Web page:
A coastal city, Boston is familiar with the complex challenges and risks associated with climate change, including sea level rise, increasingly frequent and intense storms, and extreme temperature variability. That last concern is critical, as hotter summers and extended periods of heat stress present a threat to the City’s infrastructure, systems, natural environments and the health and safety of its residents.
As part of its ongoing Climate Ready Boston initiative, the city partnered with a team of consultants to develop the Heat Resilience Solutions for Boston action plan. “The Heat Plan,” which serves as a framework to address the near-term and long-term impacts of extreme heat, puts environmental justice at its center to drive more just, equitable solutions for overburdened neighborhoods. The city recognizes that centering people and lived experiences in the plan, next to policies and strategies, enables bold and creative actions that serve the unique needs of each community.
The Heat Plan defines what heat resilience means: providing resources for all residents to stay cool and safe, investing in temperature reduction in hotspot areas, and transforming both indoor and outdoor spaces to protect public health and wellbeing. It also outlines various heat risk factors including heat exposure (intensity and duration); heat sensitivity (level of impact); and adaptive capacity (ability to adjust). The plan also provides extensive current and future heat trends data, as well as specific strategies to build citywide resilience to these trends.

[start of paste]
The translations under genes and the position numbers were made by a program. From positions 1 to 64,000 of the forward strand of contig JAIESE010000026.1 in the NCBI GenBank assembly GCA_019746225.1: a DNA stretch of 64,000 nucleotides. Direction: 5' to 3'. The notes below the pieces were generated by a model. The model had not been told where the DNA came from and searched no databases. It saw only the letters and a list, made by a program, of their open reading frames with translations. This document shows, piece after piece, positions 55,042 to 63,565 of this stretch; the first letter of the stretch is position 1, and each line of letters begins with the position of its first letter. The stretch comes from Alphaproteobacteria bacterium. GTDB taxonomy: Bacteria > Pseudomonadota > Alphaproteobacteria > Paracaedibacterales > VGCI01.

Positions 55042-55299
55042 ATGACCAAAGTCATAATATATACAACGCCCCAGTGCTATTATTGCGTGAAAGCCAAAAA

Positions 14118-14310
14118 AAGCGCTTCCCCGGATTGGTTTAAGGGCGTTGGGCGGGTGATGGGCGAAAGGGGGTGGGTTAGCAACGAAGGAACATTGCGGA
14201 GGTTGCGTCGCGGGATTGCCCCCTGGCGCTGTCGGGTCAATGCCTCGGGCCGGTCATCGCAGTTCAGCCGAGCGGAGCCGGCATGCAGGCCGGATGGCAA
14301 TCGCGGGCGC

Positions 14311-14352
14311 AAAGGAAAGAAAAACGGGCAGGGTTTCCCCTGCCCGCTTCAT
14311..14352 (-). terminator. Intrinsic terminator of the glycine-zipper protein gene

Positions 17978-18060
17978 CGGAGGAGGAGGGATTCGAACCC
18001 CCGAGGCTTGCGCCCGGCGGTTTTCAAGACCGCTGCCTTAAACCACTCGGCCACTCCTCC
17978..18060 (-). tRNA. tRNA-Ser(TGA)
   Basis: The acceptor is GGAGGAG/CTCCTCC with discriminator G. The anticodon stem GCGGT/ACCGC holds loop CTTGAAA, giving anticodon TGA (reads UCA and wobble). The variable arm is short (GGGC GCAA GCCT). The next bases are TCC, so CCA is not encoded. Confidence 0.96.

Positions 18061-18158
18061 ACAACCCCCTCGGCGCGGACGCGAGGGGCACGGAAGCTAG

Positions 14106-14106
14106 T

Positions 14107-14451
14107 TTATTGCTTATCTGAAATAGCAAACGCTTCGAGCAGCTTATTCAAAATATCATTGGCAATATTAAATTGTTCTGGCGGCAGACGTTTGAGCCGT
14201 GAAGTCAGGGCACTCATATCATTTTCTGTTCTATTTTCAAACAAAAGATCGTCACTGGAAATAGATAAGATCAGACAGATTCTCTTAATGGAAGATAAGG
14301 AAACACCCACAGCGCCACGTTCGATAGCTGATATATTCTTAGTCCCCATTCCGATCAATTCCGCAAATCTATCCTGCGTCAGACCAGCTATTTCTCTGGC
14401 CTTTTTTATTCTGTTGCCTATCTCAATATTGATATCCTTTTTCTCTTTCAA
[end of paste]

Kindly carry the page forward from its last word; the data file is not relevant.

The project team developed The Heat Plan in three phases: 1) analysis and existing information review, 2) heat resilience strategies, and 3) implementation roadmap and final report.
WSP’s scope of work involved evaluating the lifecycle benefits and costs of heat resilience solutions at a variety of facilities, including multi-family affordable housing units and triple-decker residential buildings — to reduce heat-related mortality and hospitalizations and improve energy efficiency — and school facilities, to help reduce the number of school days missed to avoid projected impacts to learning and achievement, student lifetime income and head of household income lost.
WSP also assessed the lifecycle benefits and costs of cool main streets. Identified benefits included decreased perceived temperature; better quality of life, economic and workforce development, education and saving of resources for communities; improved energy efficiency for buildings along corridor; and reduction in heat-related health issues.
The work and resulting plan will support the prioritization of heat resiliency solutions and the development and implementation of strategies for the City of Boston.